Plotting One's Own Course

Over winter break, I had the chance to reconvene with several friends from outside of Lawrenceville.

Over winter break, I had the chance to reconvene with several friends from outside of Lawrenceville. After having not seen one another for months, the conversation inevitably turned to school. As everyone went around sharing his or her experiences, I was eventually asked the age-old question: “What courses are you taking now?” In a practically rehearsed statement, I explained how Lawrenceville’s course selection worked, what with the School’s specialized curriculum deviating from the standardized classes found at most schools. However, as I went on to explain the many “advanced” courses I had built up to my junior year, most of them frowned. The majority of them had taken those courses long before, if not doubling on specialized courses in their area of interest. While I was currently learning U.S. history, many of them had long since moved on to European History and economics. The difference, of course, lay in the many foundational courses for freshman and sophomores (Cultural Studies/Forces), predetermined courses we at Lawrenceville were required to study at a high level. However, as I reflected on their outsider perspective, it seemed I had very little choice in my own education.

I did my best to justify Lawrenceville’s paradigm: Education plays a critical role in providing the framework for discovering interests. High school is often a time to branch out into what we don’t know and discover areas of possible interest. And yet, in order to discover what we want to explore, we need to know what exists to be explored; thus, our very lack of knowledge makes some form of guidance or general outline necessary, hence the course requirements.

However, an entirely predetermined education leads to little possibility for exploration. On the spectrum between choice and rigidity, Lawrenceville’s two years of required introductory courses for science and history, along with three years for English, moves too far from choice. A curriculum steeped in this guiding framework allows too little time to discover new interests or specialize in a specific topic. The result is that by the time most Lawrentians finish their sophomore year—half of their time at Lawrenceville—they will have only been able to truly choose one class: a single term of religion.

While some may argue that Lawrenceville’s specific introductory courses are necessary to prepare students with the analytic mindset to approach the rigors of later courses, this is not true.The fallacy that only uniform, predetermined introductory courses have the capability to act as a stepping stones relies on the premise that other specialized courses are too difficult to be accessed immediately. In reality, specialized courses are just as capable in preparing student in mindset. Topicality changes, but analytical rigor doesn’t have to. For example, while juniors can choose between biology and chemistry—and they differ in topic—both theoretically serve the overarching purpose of cultivating higher level science work. At the lower level, this can be true as well. Forces of the Modern World, which touches on topics in European, world, and U.S. history, can be split into those three courses, allowing for specialization and choice while still preparing for later academic intensity.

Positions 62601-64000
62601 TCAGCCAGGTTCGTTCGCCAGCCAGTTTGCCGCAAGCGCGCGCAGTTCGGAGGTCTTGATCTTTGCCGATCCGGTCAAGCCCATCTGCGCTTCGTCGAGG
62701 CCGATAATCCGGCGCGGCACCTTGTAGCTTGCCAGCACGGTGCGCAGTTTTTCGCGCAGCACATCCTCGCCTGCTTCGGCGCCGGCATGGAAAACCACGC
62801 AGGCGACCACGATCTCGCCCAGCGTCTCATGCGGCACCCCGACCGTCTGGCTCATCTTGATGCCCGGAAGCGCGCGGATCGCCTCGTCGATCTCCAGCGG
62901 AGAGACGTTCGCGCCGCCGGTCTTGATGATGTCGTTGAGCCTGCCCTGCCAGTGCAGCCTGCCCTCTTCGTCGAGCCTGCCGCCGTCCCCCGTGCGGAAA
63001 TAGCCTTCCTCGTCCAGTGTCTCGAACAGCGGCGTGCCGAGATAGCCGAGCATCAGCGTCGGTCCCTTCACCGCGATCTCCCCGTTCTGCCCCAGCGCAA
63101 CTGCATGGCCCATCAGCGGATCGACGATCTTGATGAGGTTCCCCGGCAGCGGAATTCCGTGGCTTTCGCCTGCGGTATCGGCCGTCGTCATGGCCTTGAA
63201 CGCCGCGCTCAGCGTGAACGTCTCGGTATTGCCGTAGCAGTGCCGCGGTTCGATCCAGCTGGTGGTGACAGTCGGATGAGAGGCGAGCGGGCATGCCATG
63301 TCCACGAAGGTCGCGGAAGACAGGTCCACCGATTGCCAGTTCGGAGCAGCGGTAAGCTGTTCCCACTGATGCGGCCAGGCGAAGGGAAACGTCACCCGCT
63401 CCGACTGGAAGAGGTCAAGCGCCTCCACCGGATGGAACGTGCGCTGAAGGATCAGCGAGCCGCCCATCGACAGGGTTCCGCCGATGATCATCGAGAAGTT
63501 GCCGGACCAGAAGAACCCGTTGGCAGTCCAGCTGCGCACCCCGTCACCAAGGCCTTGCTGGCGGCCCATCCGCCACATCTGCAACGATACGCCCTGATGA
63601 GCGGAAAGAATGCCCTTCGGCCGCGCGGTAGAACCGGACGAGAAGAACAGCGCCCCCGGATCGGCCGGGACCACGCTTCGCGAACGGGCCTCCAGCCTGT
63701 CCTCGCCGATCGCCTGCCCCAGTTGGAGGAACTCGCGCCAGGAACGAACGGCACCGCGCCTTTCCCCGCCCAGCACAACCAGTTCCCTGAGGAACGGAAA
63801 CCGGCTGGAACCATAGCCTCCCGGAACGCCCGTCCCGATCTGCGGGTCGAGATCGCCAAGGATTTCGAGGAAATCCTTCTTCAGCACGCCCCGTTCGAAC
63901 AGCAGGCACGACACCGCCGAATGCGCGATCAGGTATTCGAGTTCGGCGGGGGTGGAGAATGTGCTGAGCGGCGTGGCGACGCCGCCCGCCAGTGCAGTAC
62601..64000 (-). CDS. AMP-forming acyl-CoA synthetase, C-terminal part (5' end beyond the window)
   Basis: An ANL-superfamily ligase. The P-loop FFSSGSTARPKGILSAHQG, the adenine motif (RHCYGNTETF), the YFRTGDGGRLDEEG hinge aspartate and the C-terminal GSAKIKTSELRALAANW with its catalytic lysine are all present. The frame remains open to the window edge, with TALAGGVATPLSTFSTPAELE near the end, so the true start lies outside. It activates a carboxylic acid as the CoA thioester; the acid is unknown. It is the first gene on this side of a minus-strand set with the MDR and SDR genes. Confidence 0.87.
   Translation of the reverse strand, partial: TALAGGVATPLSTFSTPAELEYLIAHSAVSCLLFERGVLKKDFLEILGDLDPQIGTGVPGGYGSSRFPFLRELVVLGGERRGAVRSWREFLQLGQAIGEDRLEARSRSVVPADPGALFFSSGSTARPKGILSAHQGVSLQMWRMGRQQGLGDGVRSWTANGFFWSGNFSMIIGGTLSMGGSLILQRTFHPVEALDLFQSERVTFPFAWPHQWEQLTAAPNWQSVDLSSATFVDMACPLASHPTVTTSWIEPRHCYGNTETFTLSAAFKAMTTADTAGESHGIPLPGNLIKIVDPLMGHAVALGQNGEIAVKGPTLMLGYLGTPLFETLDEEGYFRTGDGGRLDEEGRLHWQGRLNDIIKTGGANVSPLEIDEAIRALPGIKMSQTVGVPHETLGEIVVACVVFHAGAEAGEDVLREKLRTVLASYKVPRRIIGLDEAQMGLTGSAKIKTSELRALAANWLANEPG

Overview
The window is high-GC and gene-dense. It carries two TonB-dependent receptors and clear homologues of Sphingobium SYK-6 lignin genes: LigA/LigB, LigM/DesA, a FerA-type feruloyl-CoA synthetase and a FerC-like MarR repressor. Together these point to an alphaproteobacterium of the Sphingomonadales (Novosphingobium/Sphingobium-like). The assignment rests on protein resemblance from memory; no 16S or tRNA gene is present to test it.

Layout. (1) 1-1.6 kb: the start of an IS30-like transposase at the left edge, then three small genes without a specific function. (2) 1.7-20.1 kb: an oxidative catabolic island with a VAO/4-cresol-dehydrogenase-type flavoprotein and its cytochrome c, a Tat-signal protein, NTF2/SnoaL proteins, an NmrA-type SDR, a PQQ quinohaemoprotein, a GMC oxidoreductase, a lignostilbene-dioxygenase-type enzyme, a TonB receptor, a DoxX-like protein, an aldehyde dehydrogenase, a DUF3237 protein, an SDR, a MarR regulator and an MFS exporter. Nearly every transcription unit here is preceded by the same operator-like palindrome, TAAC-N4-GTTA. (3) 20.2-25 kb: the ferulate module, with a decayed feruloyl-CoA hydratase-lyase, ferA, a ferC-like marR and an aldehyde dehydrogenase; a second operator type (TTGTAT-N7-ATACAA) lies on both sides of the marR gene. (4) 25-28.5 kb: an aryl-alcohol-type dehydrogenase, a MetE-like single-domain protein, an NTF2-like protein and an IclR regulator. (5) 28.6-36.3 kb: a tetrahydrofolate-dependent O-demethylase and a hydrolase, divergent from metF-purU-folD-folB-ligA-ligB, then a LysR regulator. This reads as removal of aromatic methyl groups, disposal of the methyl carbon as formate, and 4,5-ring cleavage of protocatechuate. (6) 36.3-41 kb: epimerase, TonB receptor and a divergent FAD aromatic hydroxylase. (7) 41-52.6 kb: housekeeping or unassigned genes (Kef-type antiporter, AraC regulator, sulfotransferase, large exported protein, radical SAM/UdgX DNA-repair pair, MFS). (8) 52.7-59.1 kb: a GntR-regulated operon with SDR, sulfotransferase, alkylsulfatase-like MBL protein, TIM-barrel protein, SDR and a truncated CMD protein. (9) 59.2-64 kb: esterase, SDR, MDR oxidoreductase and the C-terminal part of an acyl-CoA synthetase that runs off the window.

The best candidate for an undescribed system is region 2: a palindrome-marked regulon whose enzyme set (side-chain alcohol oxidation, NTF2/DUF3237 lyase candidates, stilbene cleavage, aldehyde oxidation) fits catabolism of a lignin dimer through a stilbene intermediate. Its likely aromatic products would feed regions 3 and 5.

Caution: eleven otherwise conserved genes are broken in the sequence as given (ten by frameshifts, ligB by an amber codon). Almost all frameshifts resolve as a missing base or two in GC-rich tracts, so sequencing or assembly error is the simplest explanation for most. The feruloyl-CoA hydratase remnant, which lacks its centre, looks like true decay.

If the goal of an effective education is to lead students towards various potential interests, then exposing them to knowledge should aid in this pursuit. While there is no way to ensure that students will leave Lawrenceville knowing their life passions, by being exposed to more nuanced and detailed experiences while understanding more about the world, the possibilities for finding one’s interests increase. Broad and overarching foundational courses may help in setting up these possibilities, but there is point in which they ultimately hinder progress. An introductory year of Cultural Studies may be beneficial to one’s approach to history, is it worth another year, half of your entire Lawrenceville career, to further acclimate to this concept? Can the same not be done in a non-uniform course system?

The central reasoning behind Lawrenceville’s core curriculum system—a classic liberal arts approach—is premised on varying one’s exposure to the world to elevate a student’s overall understanding. However, the inflexibility of this system leaves much to be desired. While Lawrenceville’s curriculum should still adhere to its values of a core system, more choices should be offered to replace fundamental introductory courses.